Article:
As these pseudo-humans desperately try to figure themselves out, school teachers get the joy of trying to educate them about geometry and history and English. A swirl of hormones collides with a swirl of academics and creates a whirlpool no one thinks they’ll escape. Maybe that’s why junior high school administrators hold career day. Somehow they hope that by getting the pubescent pupils to think about adulthood it will magically arrive sooner.
For several years, I have taken part in these career days at local junior high schools. This week, I went to Mendive Middle School in east Sparks to impart some career wisdom to the students. I brought a stack of newspapers, which for this technology-savvy generation would have been more appropriate for history day, and my camera and notepad. My usual spiel is to tell the students that if they’re curious about what goes on in the world and they like to ask questions, they can be journalists. All they need to do is learn to listen carefully, practice their writing and gather information correctly. Then they’ll get to go to the Super Bowl, interview rock stars and travel the world. I figure they’ll find out about city council meetings, high school sports and incessant phone calls from local gadflies in their own time.
My little career day booth is usually far less exciting than booths for, say, the police who bring in their radar gun and motorcycle or the animal rescue group that brings a live dog for the students to pet. Luckily for me, I was sandwiched between those two this week, so my booth got the overflow traffic. For the most part, the action at my station was a blur of skinny jeans and braces racing by to “ooh and ah” over four-legged Freddy from the Nevada Humane Society or to take a cell phone picture atop the law enforcement bike. For those who did stop to find out about the Sparks Tribune, or rather to ask canned questions and fill out their mandatory sheet of paper, I told them about going to college to study reporting and about the long hours it takes to be a journalist but that it is a lot of fun and different every day. Most of the students read their questions, scribbled down their notes and uncomfortably walked away. I was particularly amused at a young lady with facial piercings who left my table and told her friends they need to go find the booth for the Mexican restaurant because they had churros.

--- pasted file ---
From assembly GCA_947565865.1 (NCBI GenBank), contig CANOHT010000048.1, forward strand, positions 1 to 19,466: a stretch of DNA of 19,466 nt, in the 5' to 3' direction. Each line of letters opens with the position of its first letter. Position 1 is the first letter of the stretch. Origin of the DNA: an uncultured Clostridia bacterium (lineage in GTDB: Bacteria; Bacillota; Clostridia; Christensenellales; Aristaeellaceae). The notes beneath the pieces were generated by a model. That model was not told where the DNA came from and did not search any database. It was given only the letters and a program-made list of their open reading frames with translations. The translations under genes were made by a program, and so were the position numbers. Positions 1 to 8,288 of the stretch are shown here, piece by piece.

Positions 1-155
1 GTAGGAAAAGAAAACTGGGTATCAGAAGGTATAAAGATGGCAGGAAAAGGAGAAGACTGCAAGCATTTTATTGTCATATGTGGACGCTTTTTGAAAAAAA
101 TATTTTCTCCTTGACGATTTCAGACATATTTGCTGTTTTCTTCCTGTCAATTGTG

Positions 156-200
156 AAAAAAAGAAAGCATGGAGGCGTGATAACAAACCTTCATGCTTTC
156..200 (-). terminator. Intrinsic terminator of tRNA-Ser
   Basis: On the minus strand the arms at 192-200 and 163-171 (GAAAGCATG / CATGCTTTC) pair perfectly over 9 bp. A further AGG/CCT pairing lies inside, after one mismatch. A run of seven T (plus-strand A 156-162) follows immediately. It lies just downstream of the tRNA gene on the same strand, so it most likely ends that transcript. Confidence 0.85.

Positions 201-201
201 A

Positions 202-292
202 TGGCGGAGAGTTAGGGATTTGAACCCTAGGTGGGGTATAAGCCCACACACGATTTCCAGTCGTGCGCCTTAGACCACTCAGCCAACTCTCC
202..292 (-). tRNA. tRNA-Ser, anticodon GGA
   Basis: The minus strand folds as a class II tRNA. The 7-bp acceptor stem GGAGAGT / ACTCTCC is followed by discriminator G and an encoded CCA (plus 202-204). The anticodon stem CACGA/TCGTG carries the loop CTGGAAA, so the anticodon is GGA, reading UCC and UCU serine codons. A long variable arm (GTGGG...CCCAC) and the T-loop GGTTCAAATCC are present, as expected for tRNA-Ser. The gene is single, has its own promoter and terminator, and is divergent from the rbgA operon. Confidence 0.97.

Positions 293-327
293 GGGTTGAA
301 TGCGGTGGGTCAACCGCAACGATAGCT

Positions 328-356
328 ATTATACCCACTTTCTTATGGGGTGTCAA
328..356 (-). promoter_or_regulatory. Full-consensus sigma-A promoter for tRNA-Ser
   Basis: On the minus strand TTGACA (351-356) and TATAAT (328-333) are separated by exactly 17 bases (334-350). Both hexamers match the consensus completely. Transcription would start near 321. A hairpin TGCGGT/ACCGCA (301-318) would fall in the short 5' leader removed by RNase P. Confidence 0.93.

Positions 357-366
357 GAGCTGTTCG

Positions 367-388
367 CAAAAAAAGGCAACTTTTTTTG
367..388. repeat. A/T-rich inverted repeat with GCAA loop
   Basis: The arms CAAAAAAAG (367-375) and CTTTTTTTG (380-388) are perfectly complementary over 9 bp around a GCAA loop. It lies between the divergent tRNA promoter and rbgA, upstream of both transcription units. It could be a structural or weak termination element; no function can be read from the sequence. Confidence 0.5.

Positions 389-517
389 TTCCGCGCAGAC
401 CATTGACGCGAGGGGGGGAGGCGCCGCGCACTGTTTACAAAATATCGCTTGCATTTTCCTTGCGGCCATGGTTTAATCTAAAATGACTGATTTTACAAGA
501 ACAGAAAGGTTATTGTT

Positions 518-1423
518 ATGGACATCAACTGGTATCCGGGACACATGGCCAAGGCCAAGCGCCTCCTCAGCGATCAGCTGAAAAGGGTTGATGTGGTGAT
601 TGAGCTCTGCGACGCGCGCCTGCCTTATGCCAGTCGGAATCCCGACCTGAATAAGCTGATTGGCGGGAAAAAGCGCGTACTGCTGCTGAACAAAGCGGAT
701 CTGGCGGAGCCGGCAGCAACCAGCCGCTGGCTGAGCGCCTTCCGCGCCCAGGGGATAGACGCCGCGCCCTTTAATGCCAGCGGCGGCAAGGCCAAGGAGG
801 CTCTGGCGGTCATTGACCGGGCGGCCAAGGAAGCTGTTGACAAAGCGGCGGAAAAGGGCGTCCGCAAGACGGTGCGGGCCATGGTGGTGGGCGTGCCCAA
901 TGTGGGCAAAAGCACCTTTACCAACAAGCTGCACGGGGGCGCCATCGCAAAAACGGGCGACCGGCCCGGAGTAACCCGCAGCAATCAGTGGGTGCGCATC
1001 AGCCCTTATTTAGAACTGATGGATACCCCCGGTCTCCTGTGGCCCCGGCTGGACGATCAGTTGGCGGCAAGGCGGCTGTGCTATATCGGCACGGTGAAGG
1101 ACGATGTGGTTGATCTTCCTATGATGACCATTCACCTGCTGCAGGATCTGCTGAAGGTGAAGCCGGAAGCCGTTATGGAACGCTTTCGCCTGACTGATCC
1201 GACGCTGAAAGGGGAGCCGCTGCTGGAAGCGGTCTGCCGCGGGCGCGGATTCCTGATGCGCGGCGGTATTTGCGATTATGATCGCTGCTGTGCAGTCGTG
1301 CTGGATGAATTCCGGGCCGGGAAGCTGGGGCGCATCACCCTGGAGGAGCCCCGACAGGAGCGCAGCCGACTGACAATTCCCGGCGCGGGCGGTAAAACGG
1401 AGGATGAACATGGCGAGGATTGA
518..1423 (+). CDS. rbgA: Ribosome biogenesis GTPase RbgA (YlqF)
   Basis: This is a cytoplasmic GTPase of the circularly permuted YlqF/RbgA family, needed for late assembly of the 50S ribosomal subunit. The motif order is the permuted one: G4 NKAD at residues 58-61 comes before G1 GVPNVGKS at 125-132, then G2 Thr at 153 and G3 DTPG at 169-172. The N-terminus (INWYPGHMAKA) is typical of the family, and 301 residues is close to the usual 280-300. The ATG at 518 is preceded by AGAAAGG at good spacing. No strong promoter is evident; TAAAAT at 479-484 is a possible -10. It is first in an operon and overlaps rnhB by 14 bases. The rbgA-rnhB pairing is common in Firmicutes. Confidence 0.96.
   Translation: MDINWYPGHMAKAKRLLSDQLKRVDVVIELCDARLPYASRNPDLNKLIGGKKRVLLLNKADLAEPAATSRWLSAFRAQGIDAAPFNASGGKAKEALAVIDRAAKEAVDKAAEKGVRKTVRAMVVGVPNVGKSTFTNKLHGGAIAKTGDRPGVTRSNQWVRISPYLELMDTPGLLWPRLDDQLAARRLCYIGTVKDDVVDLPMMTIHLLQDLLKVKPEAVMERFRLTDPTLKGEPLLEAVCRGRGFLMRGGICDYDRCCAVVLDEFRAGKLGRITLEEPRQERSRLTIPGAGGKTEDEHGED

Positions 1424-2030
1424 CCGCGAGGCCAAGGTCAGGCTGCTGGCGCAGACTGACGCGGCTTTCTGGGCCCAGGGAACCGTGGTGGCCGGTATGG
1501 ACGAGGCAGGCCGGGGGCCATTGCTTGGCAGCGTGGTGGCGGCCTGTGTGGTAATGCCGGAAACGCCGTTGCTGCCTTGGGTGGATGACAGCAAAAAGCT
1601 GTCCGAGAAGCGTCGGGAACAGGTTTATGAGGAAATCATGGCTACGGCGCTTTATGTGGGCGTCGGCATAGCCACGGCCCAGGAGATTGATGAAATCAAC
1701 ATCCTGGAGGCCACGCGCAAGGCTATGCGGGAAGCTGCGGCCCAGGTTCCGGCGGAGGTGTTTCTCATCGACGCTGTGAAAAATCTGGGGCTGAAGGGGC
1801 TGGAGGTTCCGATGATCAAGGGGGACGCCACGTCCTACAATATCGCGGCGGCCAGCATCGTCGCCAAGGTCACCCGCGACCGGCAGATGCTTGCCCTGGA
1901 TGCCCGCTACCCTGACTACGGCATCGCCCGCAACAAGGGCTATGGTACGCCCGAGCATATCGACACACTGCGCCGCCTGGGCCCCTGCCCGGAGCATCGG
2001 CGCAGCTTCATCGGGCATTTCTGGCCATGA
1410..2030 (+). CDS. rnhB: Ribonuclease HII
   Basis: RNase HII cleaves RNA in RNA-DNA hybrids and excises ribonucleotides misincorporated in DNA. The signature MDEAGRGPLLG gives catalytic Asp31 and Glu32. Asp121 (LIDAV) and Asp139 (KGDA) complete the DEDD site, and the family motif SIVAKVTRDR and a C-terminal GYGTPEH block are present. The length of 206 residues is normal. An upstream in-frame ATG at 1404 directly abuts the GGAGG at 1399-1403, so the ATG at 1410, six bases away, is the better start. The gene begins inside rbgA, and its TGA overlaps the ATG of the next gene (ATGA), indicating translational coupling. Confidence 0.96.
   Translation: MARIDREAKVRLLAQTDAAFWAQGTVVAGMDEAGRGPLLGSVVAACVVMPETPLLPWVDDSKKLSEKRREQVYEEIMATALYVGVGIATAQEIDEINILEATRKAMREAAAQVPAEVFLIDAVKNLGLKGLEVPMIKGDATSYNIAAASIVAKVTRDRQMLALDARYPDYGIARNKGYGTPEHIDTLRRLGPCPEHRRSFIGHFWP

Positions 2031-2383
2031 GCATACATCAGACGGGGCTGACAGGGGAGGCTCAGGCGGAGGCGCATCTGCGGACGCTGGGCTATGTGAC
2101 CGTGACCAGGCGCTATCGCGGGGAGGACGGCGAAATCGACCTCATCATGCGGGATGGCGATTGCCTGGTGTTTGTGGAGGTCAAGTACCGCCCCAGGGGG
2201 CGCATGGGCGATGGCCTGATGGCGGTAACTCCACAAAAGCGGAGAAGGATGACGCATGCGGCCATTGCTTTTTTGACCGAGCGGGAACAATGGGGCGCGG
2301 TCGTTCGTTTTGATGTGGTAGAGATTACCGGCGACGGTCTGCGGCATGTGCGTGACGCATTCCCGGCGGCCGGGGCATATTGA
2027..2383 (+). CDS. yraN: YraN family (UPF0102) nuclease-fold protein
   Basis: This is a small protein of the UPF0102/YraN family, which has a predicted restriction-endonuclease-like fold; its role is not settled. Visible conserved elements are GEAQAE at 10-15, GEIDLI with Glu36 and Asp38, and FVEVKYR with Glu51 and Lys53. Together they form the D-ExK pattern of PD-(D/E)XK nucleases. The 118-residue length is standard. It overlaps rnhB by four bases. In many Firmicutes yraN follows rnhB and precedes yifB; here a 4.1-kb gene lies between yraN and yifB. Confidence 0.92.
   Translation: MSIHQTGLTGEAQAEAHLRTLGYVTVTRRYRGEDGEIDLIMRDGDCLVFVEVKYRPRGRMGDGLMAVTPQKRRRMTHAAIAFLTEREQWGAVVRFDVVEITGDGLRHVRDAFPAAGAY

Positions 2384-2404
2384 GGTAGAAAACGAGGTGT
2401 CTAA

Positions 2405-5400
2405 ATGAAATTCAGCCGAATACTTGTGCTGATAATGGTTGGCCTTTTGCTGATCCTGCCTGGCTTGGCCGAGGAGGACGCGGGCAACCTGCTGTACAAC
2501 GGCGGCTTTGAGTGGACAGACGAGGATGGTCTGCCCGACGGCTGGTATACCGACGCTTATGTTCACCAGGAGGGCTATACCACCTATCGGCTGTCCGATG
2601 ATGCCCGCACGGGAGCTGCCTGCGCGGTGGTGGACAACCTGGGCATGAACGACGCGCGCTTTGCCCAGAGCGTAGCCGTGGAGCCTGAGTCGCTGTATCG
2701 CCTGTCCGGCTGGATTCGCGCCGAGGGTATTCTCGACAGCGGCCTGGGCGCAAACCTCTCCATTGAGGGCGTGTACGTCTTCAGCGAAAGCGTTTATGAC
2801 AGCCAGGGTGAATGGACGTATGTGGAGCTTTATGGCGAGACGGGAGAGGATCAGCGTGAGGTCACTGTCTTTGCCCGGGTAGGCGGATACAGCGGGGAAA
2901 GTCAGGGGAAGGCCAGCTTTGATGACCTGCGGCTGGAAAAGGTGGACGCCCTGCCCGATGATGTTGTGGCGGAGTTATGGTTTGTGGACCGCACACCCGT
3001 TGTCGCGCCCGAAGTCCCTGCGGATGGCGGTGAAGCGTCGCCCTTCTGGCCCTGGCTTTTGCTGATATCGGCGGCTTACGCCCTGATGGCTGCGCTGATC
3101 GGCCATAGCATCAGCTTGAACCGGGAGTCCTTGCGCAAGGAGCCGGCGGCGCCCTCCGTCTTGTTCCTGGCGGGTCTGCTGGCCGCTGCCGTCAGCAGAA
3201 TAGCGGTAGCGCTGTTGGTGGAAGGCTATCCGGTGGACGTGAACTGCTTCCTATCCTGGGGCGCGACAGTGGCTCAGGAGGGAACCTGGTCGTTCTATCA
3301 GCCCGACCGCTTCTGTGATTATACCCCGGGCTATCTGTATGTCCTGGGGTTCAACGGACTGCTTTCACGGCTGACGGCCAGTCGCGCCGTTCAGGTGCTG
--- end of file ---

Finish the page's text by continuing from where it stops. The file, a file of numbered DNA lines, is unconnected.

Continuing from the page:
One or two students, however, seemed genuinely interested. One young man wanted to be a sports reporter so I told him to try taking notes next time he watched a game on television. A couple of others said they worked for their school newspapers, which I said was how I got my start. I’ll never forget the breaking news that inspired my career path: a dental clinic in my high school library. In my head I can see the photo I took of a student lying in a portable chair, mouth open wide as a visiting dentist checked for cavities. Perhaps, I thought, a visit to my booth would be some other person’s memory of their inspiration for a lifelong passion.
After about three hours of this, I packed up my materials and prepared to leave, stopping along the way to talk to a few of the other career day exhibitors to gather story ideas — a reporter’s work is never done. As I walked down the hallway at Mendive and glanced into a couple of classrooms, I wondered if any of those students would be influenced by what any of us told them. More likely they’d go back to worrying about their latest crush or if their hair was long and spiky enough. That’s OK, though. Career day will have served its purpose if, one day down the road, students are reminded of it as they wake up from their puberty-induced stupor and begin to be adults after years of pretending to be them.
Now, if you’ll excuse me, I need to go find my junior high yearbook.
Nathan Orme is the editor of the Sparks Tribune. He can be reached at firstname.lastname@example.org.